Venous outflow is linked to good clinical outcomes in low ASPECTS patients

A multivariable logistic regression model was designed to determine factors that were independently associated with GCO in patients with an ASPECTS of ≤5. A total of 98 patients were included into the regression analysis. We found that higher COVES were strongly and independently associated with a favorable 90-day clinical outcome.

An 1-point increase in COVES, reflecting cerebral VO, increased the likelihood for GCO by the factor 2.17 (odds ratio [OR], 2.17; 95% confidence interval [CI], 1.15 to 4.57; P=0.024). Lower admission NIHSS (OR, 0.84; 95% CI, 0.72 to 0.96; P=0.017), higher ASPECTS (OR, 3.00; 95% CI, 1.30 to 9.24; P=0.025), and excellent mechanical recanalization defined as TICI 2c/3 (OR, 5.37; 95% CI, 1.33 to 25.82; P=0.024) were independently associated with greater odds of achieving GCO (Table 3), while good mechanical recanalization defined as TICI 2b/2c/3 did not (separate logistic regression model in Supplementary Table 1). Model estimates were adjusted for age, sex, arterial collateral status, and intravenous tPA administration. Favorable arterial collateral status did not reach statistical significance (P=0.902). There was no evidence for critical multicollinearity between arterial collateral status and VO (VIFMaas=1.57 and VIFCOVES=1.28). Predicted probabilities from the main logistic regression model in Table 3 are illustrated in Figure 4, showing the impact of VO, ASPECTS and excellent mechanical recanalization on clinical outcomes. After adjusting for baseline ischemic core volume instead of for ASPECTS, admission NIHSS, COVES, and excellent mechanical recanalization remained independent determinants of GCO (see separate logistic regression model in Supplementary Table 3).

Figure 4.

Predicted probabilities from the multivariable logistic regression model displayed in Table 3. Note that more favorable venous outflow (VO), higher Alberta Stroke Program Early CT Score (ASPECTS) and excellent mechanical recanalization thrombolysis in cerebral infarction (TICI) 2c/3 clearly increased the predicted probability of good clinical outcome (90-day modified Rankin Scale [mRS] of 0–3). Cortical Vein Opacification Score (COVES) was kept constant at 0 and 3 for (A) poor VO and (B) favorable VO, respectively. Admission National Institutes of Health Stroke Scale (NIHSS) was kept constant at 18 (median admission NIHSS). Shaded error bars represent one standard deviation.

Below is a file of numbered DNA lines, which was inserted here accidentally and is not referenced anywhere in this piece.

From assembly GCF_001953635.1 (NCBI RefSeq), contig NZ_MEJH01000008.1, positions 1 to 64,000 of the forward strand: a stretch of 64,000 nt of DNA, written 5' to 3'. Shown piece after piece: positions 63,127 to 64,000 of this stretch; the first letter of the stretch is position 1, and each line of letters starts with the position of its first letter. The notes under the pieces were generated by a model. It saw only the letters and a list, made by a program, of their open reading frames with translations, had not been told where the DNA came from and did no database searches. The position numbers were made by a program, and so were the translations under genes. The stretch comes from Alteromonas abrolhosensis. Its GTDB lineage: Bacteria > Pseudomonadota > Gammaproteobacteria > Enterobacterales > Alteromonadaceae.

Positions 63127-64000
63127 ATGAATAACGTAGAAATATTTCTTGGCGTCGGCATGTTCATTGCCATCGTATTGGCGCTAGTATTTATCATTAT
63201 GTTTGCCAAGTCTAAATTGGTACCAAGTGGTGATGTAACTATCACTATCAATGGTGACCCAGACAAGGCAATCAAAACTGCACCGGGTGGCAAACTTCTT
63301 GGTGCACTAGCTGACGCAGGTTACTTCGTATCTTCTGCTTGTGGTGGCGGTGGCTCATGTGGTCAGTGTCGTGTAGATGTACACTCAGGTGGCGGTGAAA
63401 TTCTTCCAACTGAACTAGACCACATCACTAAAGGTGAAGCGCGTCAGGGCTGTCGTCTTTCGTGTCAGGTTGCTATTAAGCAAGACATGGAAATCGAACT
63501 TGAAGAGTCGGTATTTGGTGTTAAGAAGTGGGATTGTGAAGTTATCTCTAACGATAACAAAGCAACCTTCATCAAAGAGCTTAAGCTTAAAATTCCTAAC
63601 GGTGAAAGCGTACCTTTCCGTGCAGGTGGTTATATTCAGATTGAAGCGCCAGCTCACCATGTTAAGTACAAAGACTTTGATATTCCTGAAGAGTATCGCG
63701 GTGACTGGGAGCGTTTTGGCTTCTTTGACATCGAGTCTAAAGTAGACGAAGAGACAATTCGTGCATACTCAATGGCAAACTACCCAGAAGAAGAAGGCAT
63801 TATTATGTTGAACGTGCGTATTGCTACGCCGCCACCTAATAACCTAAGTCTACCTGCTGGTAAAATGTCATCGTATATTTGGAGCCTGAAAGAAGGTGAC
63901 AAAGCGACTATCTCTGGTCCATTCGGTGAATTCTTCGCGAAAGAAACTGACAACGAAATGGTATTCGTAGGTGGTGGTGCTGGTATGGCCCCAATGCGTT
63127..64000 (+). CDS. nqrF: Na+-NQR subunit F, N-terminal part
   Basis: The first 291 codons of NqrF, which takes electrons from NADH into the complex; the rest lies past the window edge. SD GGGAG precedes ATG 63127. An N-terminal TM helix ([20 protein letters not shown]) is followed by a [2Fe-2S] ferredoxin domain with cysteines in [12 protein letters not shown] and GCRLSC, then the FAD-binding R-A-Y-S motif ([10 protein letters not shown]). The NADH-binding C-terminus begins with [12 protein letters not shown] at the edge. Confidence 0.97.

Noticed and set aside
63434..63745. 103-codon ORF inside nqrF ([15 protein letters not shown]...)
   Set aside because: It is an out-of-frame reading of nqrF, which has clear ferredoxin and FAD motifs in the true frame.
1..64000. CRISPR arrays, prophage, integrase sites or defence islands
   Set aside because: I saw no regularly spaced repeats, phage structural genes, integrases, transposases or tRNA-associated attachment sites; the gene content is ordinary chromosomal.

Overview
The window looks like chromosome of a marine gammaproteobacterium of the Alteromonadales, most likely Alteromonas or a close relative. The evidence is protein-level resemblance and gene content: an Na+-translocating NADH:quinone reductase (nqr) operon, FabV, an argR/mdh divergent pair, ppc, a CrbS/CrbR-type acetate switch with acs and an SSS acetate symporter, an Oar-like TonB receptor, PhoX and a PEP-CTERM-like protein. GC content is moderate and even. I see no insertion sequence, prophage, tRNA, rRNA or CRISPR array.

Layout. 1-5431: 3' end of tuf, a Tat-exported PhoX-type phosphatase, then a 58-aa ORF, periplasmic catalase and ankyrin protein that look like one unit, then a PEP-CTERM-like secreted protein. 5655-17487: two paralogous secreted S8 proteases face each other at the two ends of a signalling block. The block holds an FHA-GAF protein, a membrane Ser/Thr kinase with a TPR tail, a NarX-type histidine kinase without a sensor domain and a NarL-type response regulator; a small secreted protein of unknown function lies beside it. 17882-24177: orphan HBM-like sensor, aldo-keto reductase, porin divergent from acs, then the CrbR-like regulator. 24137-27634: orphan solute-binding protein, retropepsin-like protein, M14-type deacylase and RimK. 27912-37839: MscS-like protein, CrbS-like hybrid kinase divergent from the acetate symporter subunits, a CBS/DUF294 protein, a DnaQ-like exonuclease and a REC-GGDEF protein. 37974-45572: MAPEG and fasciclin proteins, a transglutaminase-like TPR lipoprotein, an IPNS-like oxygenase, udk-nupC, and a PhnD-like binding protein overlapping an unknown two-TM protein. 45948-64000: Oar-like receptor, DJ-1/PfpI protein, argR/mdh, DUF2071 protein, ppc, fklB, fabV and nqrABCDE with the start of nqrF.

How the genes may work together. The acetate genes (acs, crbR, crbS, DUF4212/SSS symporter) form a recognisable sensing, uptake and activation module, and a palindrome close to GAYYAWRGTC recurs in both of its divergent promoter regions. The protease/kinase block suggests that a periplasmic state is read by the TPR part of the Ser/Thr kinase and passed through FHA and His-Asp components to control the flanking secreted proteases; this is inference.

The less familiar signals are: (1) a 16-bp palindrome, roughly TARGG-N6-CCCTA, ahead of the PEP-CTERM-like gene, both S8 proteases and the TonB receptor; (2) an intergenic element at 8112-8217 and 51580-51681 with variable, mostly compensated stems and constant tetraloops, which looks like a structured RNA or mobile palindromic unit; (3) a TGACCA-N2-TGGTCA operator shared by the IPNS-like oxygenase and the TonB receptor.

We conducted a receiver operating characteristic (ROC) analysis to identify the “optimal” cutpoint for COVES to predict GCOs in low ASPECTS patients (Supplementary Figure 2). The analysis revealed an “optimal” cutpoint value of COVES ≥2 (95% CI, COVES ≥2–3), which is in the range of previous analyses [16,17].

Discussion

In this study, we investigated the impact of cerebral VO profiles on clinical outcomes in AIS-LVO patients with extensive baseline infarct on admission. To our knowledge, this is the first study which specifically analyzed cerebral VO and its prognostic value in a low ASPECTS cohort.

In total, we observed GCO in 22.4% of patients with extensive baseline infarct, which was in line with previous studies [15,21]. Favorable venous drainage was observed in only 18.4% of low ASPECTS patients and therefore notably less frequent than in previous studies which included patients with small ischemic core lesions (39.9%) [16]. Noteworthy, the GCO group presented with a much higher percentage of favorable VO profiles compared to the PCO group (45.5% vs. 10.5% of patients), suggesting that more robust venous drainage may serve as a valuable prognostic imaging biomarker in low ASPECTS patients. Accordingly, in logistic regression analysis, we found that VO was a strong and independent predictor of clinical outcomes in patients with extensive baseline stroke.

These findings can be explained by the interplay between cortical venous drainage, tissue microperfusion and cerebral edema formation. Tissue microperfusion and edema formation are significantly correlated in AIS-LVO [26]. At a pathophysiological level, cerebral tissue microperfusion via arteries and arterioles may be significantly hampered due to elevated interstitial pressure and increased vascular resistance in ischemic brain parenchyma [27,28]. Higher VO may indicate superior tissue microperfusion, as it reflects an approximation of the blood flow finally permeating the ischemic brain parenchyma. Furthermore, favorable VO profiles have been found to correlate strongly with reduced ischemic edema formation on admission and after successful reperfusion treatment [16,29]. Since both tissue microperfusion and edema formation are strong predictors of functional outcome [12,13], it is reasonable to assume that VO likewise may impact functional outcomes―also in extensive baseline strokes, as demonstrated by our study. Recent publications underline the clinical relevance of this complex collateral cascade, indicating that quantitative lesion water uptake might serve as a potential tool for EVT selection in low ASPECTS patients [16,30]. In comparison to tissue microperfusion assessment based on CT perfusion and quantitative measurement of cerebral edema, the advantage of cortical VO determination lies in its wide and rapid availability requiring only CTA with no need for additional imaging.